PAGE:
Astrocytes are brain cells with crucial roles, including communication between nerve cells, clearance of unwanted material, and response to injury. It has been suggested that astrocyte performance is progressively impaired with aging, impacting nerve cell function and leading to neurodegeneration and diseases such as Parkinson’s. However, not many studies have been able to separate out human astrocytes from other cells in the brain to more clearly examine their function in aging and Parkinson’s disease (PD).
Comparing astrocytes from PD and elderly control volunteers will give us clues to the cause and possible treatment of PD.
The main goal of our study is to separate out and compare human astrocytes from older control volunteers and people with PD at different disease stages. One of the comparisons will be of RNA molecules that instruct astrocytes to make proteins. As changes in protein production are often causes of disease, this could lead to suggestions for specific treatments for PD.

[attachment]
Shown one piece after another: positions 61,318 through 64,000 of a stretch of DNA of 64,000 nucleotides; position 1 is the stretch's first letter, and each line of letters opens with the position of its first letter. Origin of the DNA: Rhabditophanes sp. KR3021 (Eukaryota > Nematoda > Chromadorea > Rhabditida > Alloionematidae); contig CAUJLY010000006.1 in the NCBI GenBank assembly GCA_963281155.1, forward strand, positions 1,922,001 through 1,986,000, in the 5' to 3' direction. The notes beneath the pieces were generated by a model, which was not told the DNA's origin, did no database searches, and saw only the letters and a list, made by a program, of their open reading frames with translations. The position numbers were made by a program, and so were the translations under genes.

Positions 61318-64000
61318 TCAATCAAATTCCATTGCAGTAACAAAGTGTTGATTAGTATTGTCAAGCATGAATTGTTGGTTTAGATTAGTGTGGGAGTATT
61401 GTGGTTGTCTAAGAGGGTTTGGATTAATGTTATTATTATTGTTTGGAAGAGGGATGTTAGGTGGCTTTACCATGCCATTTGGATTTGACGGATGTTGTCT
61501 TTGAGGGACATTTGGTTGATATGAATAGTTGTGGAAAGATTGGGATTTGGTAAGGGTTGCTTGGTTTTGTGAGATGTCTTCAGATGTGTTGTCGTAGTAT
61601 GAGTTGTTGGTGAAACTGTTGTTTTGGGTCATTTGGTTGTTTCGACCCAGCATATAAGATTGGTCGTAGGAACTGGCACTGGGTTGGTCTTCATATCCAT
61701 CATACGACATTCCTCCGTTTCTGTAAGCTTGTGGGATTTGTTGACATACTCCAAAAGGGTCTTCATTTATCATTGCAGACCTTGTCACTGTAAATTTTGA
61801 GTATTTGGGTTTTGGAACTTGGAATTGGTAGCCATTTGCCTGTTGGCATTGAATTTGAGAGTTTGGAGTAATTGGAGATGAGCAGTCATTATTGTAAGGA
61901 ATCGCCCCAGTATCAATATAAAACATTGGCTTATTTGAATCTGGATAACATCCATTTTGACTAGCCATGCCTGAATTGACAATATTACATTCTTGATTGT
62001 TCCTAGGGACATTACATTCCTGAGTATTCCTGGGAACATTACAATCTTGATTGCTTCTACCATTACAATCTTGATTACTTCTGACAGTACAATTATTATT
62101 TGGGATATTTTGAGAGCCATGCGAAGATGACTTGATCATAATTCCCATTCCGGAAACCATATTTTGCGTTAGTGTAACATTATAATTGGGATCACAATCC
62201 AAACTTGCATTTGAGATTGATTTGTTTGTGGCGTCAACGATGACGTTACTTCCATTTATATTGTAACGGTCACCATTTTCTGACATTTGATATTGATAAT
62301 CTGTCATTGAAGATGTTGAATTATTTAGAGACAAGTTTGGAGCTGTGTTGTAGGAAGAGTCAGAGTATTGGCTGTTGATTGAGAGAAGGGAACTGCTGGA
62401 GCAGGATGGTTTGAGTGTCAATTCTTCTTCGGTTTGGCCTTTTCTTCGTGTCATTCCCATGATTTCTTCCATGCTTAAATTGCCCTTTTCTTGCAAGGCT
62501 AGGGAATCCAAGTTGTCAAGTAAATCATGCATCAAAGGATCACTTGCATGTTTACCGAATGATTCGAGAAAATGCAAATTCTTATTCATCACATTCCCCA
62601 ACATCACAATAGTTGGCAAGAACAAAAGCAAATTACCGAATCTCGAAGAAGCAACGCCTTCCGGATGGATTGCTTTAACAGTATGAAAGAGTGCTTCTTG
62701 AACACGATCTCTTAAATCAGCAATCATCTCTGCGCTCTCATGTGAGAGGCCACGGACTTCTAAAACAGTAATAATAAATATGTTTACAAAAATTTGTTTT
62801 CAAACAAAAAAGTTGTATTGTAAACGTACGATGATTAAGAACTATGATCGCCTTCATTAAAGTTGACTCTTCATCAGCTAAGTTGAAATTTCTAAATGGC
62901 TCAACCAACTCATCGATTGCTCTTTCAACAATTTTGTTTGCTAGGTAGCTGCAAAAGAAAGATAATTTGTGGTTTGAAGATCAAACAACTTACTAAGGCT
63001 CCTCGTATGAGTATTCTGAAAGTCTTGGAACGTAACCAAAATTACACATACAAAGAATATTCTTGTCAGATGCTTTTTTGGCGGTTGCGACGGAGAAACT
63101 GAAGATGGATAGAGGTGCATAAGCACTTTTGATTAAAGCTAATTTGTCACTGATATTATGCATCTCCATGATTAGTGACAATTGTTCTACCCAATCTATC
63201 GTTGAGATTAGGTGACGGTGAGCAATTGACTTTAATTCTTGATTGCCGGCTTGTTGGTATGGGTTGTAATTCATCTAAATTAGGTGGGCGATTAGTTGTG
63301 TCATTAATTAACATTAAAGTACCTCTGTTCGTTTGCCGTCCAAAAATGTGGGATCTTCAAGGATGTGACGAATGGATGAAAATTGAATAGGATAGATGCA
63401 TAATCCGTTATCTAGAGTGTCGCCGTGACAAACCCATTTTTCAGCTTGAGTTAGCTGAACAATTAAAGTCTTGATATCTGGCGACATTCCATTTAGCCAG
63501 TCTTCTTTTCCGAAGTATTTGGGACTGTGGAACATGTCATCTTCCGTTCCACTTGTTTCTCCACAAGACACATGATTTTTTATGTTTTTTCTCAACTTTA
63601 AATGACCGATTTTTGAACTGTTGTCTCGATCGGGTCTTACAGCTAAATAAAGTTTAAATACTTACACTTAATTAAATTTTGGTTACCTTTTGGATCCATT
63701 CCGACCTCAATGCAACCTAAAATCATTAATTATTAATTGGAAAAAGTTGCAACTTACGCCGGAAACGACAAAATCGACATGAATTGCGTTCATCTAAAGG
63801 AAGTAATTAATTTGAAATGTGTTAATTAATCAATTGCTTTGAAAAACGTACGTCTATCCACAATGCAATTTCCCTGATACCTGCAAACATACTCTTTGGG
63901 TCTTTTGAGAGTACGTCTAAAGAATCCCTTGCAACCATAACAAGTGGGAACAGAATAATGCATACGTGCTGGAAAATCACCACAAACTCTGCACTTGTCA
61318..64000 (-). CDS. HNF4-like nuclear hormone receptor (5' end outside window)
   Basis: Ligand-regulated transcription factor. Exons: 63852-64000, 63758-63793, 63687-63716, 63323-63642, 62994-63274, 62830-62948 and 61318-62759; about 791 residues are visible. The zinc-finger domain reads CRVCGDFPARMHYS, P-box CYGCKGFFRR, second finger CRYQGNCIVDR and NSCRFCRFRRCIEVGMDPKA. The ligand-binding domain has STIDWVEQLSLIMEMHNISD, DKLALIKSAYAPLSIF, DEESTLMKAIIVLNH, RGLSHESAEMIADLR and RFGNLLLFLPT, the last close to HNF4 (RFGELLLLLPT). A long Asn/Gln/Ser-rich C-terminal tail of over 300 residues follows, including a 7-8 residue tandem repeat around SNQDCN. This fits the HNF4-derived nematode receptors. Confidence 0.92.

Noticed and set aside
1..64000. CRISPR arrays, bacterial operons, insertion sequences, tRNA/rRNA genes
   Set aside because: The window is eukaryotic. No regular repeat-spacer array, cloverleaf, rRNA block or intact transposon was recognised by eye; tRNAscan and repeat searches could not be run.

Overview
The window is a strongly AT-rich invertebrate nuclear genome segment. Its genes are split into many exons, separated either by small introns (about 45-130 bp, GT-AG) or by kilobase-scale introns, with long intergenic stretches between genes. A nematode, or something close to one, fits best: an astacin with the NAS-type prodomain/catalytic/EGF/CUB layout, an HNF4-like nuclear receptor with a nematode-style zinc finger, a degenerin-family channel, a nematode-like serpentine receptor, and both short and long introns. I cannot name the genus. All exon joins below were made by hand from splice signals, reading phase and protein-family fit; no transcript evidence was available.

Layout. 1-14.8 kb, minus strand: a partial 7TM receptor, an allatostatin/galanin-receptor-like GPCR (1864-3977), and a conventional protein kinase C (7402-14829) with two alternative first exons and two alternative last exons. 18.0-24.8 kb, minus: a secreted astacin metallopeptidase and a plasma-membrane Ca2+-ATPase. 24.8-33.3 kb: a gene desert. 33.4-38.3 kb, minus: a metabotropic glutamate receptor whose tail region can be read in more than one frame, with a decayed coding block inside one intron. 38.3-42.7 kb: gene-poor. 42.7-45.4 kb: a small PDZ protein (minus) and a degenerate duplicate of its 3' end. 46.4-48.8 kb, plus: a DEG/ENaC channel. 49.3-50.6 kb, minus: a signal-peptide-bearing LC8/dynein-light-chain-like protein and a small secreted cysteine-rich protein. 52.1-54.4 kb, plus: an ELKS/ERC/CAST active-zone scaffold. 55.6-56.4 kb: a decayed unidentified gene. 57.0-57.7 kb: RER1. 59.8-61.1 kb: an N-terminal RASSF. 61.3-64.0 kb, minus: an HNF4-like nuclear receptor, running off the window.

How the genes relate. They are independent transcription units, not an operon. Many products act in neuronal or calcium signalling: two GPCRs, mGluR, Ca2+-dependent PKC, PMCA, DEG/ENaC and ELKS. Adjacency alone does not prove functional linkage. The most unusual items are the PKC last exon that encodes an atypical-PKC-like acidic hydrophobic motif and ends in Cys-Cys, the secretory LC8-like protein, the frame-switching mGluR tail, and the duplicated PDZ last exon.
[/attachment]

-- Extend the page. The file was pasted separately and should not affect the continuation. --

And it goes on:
Impact on Diagnosis/Treatment of Parkinson’s Disease:
This will be the first study exploring RNA changes in human astrocytes at different PD disease stages. The mapping of any changes to disease stage will indicate whether these changes might be early versus late changes. We have a chance to discover new targets for disease-modifying treatments for PD.
Next Steps for Development:
Our program is also growing astrocytes from brain tissue collected at autopsy. This will allow us to experimentally test specific drugs against observed changes.